When the plan was hatched to buy some pasties and we drove to the dairy and selected the medium-sized Traditionals and watched as they were wrapped by the lady in the pinny whose hair was flecked with flour, and the cost was indelibly scored on the half-cellophaned bags, I was in a wonderful trance.
I hadn’t tasted a Cornish pasty for 10 years – I don’t eat things like that these days – and I pictured a savoury fantasia of crisp, dancing, short-crust pastry crescents, camply crimped at their edges, encasing a luscious yet delicate combination of strong-flavoured meat and thick gravy and tender vegetables ... We were in Cornwall, after all. I licked my lips and felt daring in the extreme. My inner librarian stopped telling people to be quiet and threw off her spectacles and unpinned her hair.
Imagine my shock, then, when I bit into said baked morsel and immediately realised my mistake. I had been fantasising not about a Cornish pasty (mutton, onion, potato, white pepper) but a steak and kidney pie (steak, kidney, mushrooms, ale-gravy)! It’s a wholly different beast. How could I have been so stupid? The Cornish pasty’s innocence in this matter was not under dispute, for it was neither trying nor failing to resemble its distant second cousin. It was a case of mistaken identity, and I was the victim.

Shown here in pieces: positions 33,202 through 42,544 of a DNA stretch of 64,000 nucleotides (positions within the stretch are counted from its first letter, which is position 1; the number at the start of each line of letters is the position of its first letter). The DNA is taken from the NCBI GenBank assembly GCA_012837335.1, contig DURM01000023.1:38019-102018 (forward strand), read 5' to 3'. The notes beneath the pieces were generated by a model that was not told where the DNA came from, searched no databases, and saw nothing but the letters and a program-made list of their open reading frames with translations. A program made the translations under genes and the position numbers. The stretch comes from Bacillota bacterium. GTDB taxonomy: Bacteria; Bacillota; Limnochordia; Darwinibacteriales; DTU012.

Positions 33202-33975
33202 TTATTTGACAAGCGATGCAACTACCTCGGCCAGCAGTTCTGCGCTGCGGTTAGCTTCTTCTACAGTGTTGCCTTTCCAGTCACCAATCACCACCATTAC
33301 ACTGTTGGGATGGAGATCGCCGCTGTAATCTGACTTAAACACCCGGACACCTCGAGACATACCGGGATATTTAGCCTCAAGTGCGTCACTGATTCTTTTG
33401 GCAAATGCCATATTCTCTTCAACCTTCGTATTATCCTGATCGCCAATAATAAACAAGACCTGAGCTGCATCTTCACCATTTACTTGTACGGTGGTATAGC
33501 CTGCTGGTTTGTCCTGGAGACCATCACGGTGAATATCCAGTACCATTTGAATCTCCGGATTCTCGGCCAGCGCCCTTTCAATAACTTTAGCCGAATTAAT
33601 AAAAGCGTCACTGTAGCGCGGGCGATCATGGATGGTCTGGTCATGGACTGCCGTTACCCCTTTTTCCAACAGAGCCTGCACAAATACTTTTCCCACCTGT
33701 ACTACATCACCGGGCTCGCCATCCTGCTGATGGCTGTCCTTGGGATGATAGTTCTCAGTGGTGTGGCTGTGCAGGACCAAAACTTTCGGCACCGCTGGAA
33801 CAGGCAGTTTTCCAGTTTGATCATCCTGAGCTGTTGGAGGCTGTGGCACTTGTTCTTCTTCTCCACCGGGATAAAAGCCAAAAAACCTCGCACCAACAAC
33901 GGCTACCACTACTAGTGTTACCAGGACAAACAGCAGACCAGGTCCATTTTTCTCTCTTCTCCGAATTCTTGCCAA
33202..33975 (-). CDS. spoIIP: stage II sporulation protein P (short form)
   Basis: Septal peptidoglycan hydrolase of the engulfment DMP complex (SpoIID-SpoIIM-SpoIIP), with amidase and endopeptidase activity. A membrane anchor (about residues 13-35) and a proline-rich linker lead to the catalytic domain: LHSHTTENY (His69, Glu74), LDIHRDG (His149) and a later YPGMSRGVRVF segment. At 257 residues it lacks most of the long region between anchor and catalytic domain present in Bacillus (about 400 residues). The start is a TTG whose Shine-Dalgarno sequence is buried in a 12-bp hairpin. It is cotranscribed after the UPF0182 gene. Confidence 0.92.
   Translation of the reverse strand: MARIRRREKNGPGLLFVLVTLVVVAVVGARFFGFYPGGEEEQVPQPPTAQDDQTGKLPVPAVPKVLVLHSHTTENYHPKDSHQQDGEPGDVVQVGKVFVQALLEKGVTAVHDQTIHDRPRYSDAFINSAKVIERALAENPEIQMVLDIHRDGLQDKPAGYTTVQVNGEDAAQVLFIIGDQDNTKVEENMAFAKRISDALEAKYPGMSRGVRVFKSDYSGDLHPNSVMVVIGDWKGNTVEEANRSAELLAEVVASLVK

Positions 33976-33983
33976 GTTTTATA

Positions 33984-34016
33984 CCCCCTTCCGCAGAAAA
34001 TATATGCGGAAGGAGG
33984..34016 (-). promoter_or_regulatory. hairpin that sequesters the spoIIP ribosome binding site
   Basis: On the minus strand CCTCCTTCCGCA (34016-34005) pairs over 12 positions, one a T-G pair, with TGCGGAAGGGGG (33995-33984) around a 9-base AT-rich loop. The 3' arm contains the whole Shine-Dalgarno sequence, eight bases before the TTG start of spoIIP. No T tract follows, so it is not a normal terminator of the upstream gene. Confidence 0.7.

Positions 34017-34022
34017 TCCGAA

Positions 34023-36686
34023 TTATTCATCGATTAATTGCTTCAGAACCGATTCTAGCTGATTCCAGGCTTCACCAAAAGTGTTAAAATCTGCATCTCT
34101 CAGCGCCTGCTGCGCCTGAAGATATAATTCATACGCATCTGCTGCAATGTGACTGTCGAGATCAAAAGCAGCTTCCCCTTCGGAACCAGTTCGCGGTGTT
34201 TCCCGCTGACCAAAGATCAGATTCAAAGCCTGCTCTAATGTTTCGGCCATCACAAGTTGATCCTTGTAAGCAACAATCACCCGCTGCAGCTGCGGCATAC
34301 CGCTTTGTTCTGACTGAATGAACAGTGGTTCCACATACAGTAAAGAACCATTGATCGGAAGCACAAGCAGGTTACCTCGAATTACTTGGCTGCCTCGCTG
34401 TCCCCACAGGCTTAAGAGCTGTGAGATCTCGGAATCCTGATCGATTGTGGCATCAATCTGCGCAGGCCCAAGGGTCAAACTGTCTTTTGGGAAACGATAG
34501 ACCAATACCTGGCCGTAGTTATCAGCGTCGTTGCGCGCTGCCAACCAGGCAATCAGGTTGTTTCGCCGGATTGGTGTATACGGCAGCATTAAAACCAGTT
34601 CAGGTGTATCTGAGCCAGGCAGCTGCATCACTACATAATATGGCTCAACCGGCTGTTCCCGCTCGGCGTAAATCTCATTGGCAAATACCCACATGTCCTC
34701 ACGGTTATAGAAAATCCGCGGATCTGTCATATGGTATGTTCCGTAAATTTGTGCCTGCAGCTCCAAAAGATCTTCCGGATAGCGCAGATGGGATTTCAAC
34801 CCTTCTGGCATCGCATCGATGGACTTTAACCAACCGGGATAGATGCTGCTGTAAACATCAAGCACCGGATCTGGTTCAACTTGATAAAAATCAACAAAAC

Susie is so many things that the modern world is not: classy, well-read, unpretentious and cheerful. In an age when cynicism and depression are almost vogue, Susie writes, "Few people associate cheer with style, as high spirits are the antithesis of cool. Yet I do wish cheer could make a comeback. It’s really not a bad look." Well, perhaps it's making a very small comeback, on the second page of the Life & Arts section each Saturday morning.